CBS, determined to strong-arm "El Paso" into 1959 commercial standards, issued a "Special Edition Radio Version" to DJs which had a radically butchered two-minute, 58-second version while relegating the complete four-minute, 37-second cut to the flip side. But no DJ with two working ears could've aired that unlistenable shortened rendering.
Ronny always thought that the only edited "El Paso" that existed was the four-minute-and-19-second one that appeared on the original Gunfighter album. Gunfighter marked perhaps the only time an album version proved shorter than the single version; it excised just one verse, the one in which Robbins shows remorse for having shot the handsome young stranger.
Ronny says his father was incensed about the truncated version, and the younger Robbins thought he was complaining about the 18-second cut on the Gunfighter album. It turns out Marty was carping about the much shorter DJ edit. "It makes me upset just listening to it now," Ronny says. "It's not only butchered, they sped it up a third so he sounded like Mickey Mouse. It wasn't even edited properly; some of the splicing is just pathetic."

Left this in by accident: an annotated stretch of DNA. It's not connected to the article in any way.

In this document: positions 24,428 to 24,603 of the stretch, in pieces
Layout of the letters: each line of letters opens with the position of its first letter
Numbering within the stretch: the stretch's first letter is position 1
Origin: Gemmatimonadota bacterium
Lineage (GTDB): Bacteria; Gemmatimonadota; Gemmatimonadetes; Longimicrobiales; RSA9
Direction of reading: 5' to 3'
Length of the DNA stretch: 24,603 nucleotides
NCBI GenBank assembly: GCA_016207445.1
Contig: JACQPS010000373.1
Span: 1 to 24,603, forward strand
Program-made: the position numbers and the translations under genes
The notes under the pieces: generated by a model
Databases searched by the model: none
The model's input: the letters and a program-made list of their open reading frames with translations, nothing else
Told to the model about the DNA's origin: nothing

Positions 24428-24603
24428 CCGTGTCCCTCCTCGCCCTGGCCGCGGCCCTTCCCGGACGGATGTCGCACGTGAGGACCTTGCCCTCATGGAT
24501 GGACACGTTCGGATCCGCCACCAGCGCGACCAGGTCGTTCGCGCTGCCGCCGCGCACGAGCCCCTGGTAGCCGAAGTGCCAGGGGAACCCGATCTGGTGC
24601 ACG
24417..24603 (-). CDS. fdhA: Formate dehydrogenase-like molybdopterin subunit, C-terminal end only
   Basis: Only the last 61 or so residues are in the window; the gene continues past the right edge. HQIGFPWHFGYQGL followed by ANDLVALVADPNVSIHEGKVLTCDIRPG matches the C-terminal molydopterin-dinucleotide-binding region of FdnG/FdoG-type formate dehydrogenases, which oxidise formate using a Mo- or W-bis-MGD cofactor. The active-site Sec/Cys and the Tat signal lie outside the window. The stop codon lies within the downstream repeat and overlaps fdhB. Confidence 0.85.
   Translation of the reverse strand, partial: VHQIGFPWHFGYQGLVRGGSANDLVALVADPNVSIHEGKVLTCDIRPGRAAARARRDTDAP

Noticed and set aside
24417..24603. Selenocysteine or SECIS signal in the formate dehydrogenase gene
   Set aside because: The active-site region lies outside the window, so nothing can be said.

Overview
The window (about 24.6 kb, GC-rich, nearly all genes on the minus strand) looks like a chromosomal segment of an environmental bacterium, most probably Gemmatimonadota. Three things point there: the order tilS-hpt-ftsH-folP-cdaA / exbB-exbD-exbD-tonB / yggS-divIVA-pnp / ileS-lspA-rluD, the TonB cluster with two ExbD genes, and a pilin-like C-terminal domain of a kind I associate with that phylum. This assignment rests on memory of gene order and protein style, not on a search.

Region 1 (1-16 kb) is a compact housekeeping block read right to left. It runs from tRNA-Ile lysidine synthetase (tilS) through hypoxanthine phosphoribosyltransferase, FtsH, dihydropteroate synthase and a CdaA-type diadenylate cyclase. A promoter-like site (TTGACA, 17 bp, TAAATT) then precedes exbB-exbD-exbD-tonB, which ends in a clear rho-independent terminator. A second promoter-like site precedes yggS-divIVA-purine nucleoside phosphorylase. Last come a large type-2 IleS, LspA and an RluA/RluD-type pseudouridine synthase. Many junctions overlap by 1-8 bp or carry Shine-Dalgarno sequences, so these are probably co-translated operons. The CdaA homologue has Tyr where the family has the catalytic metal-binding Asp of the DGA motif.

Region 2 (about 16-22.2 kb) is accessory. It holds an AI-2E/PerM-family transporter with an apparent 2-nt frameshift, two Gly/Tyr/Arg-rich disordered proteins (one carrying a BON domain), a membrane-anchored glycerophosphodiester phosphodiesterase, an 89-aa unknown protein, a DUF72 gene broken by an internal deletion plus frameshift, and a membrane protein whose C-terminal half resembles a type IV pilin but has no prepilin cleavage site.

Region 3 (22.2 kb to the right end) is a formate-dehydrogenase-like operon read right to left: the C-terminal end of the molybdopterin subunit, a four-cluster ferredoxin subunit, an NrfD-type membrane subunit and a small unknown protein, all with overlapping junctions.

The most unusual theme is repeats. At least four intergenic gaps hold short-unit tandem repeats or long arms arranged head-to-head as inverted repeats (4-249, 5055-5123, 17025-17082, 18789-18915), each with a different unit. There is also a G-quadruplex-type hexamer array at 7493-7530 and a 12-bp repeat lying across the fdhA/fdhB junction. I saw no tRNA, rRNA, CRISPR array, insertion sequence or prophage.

Never commercially available, the radically condensed version came to Ronny's attention on a cassette a fan sent him. Don't bother looking for it on the Sony/Legacy reissue -- or mentioned in the liner notes, either. "I'm not sure they even have that mix, but I hope they microwaved it or something," he says with a laugh. "I think what they did remastering it, it does really sound good."
But after you remaster a masterpiece, what next? "El Paso" -- the movie!
"I have been talking about an "El Paso' movie on and off for years, but the timing hasn't been right and the deal hasn't been right," says Ronny. You may think you've already seen an "El Paso" movie in which Marty Robbins starred, but that was actually called Ballad of the Gunfighter. "El Paso" was used as its orchestrated opening theme music, but the story was based on his song "San Angelo," which was actually written as a sequel to "El Paso" and appeared on the predictably titled album More Gunfighter Ballads and Trail Songs.